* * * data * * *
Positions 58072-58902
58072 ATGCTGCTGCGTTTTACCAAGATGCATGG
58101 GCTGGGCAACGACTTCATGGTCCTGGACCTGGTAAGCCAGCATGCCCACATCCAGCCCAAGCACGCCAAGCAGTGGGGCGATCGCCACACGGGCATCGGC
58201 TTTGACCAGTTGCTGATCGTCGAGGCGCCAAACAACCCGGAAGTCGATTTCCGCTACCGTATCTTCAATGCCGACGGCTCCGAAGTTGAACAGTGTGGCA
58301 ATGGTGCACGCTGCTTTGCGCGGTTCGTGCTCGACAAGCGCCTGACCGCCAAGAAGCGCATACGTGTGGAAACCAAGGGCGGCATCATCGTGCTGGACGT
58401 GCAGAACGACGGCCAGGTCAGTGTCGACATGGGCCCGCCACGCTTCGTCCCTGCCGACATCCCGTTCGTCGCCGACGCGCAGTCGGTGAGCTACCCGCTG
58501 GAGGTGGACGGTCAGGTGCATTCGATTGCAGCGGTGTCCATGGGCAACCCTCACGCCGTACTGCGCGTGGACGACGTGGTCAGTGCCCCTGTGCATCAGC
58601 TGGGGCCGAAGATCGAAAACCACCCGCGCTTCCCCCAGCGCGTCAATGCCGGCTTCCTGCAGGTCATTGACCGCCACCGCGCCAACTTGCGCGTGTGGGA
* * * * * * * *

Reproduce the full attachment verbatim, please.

Positions 58072-58902
58072 ATGCTGCTGCGTTTTACCAAGATGCATGG
58101 GCTGGGCAACGACTTCATGGTCCTGGACCTGGTAAGCCAGCATGCCCACATCCAGCCCAAGCACGCCAAGCAGTGGGGCGATCGCCACACGGGCATCGGC
58201 TTTGACCAGTTGCTGATCGTCGAGGCGCCAAACAACCCGGAAGTCGATTTCCGCTACCGTATCTTCAATGCCGACGGCTCCGAAGTTGAACAGTGTGGCA
58301 ATGGTGCACGCTGCTTTGCGCGGTTCGTGCTCGACAAGCGCCTGACCGCCAAGAAGCGCATACGTGTGGAAACCAAGGGCGGCATCATCGTGCTGGACGT
58401 GCAGAACGACGGCCAGGTCAGTGTCGACATGGGCCCGCCACGCTTCGTCCCTGCCGACATCCCGTTCGTCGCCGACGCGCAGTCGGTGAGCTACCCGCTG
58501 GAGGTGGACGGTCAGGTGCATTCGATTGCAGCGGTGTCCATGGGCAACCCTCACGCCGTACTGCGCGTGGACGACGTGGTCAGTGCCCCTGTGCATCAGC
58601 TGGGGCCGAAGATCGAAAACCACCCGCGCTTCCCCCAGCGCGTCAATGCCGGCTTCCTGCAGGTCATTGACCGCCACCGCGCCAACTTGCGCGTGTGGGA